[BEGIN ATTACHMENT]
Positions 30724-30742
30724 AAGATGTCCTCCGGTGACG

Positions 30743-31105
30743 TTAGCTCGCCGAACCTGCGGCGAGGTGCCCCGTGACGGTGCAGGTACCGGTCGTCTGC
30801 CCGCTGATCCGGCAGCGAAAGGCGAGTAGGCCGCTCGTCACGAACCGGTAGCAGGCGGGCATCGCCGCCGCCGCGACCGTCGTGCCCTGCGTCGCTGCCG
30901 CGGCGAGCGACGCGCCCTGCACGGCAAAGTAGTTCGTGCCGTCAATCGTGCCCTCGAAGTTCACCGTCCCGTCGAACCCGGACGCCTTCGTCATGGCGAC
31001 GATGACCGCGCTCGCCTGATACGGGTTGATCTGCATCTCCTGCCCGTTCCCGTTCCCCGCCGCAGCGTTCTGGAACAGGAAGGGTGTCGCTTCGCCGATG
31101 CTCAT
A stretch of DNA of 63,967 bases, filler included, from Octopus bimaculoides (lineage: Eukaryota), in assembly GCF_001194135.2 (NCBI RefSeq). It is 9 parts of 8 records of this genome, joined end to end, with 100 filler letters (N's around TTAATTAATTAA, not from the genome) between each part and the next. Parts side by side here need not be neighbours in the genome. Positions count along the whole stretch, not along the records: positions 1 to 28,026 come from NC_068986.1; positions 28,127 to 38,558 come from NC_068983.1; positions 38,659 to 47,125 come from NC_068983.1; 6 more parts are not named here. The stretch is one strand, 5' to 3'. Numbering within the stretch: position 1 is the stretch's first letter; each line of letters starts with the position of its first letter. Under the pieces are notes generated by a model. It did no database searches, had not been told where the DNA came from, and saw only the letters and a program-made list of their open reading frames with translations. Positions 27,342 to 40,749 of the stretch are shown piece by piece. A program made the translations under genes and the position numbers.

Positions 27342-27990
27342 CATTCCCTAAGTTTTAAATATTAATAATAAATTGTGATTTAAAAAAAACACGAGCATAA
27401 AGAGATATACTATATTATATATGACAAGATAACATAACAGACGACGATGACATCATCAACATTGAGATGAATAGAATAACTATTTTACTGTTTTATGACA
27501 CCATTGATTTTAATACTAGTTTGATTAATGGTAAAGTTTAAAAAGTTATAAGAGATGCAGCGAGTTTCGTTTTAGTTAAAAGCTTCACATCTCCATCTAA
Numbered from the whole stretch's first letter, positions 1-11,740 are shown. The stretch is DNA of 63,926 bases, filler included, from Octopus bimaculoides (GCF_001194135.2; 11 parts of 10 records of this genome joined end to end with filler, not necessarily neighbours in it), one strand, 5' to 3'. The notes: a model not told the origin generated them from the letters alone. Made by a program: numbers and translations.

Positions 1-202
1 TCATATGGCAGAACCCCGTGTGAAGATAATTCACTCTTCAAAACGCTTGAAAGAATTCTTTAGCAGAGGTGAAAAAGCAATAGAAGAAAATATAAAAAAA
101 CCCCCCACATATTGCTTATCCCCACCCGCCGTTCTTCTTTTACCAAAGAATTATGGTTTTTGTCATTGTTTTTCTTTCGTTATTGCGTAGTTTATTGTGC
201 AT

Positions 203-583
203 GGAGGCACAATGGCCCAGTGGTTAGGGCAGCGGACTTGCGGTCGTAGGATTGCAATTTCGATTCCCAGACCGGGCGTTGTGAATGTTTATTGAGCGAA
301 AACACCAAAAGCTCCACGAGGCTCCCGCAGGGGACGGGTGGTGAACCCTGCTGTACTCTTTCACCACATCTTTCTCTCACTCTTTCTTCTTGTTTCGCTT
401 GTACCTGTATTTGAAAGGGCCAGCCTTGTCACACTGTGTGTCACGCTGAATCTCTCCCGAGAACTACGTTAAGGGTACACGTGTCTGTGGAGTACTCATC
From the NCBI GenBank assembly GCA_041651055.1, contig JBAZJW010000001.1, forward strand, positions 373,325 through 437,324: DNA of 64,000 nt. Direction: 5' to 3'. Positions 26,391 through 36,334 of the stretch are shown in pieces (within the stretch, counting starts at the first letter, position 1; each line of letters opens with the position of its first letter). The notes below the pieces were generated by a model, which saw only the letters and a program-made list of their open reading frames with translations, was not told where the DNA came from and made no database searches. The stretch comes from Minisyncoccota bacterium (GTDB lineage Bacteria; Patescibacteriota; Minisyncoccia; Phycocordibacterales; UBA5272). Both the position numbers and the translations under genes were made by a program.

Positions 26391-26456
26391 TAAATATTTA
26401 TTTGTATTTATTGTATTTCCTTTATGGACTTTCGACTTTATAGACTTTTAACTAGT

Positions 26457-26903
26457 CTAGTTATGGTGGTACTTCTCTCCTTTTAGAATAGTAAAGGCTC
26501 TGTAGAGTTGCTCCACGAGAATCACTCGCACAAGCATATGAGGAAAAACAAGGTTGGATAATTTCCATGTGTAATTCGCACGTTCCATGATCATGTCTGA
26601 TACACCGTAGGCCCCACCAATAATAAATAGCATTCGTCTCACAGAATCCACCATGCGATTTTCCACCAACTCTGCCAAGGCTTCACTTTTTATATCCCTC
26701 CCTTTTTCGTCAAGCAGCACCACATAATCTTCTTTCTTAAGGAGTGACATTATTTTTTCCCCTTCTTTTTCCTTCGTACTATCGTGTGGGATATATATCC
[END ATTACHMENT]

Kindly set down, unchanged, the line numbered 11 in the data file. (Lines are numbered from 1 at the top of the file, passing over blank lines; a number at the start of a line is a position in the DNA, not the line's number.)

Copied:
27342 CATTCCCTAAGTTTTAAATATTAATAATAAATTGTGATTTAAAAAAAACACGAGCATAA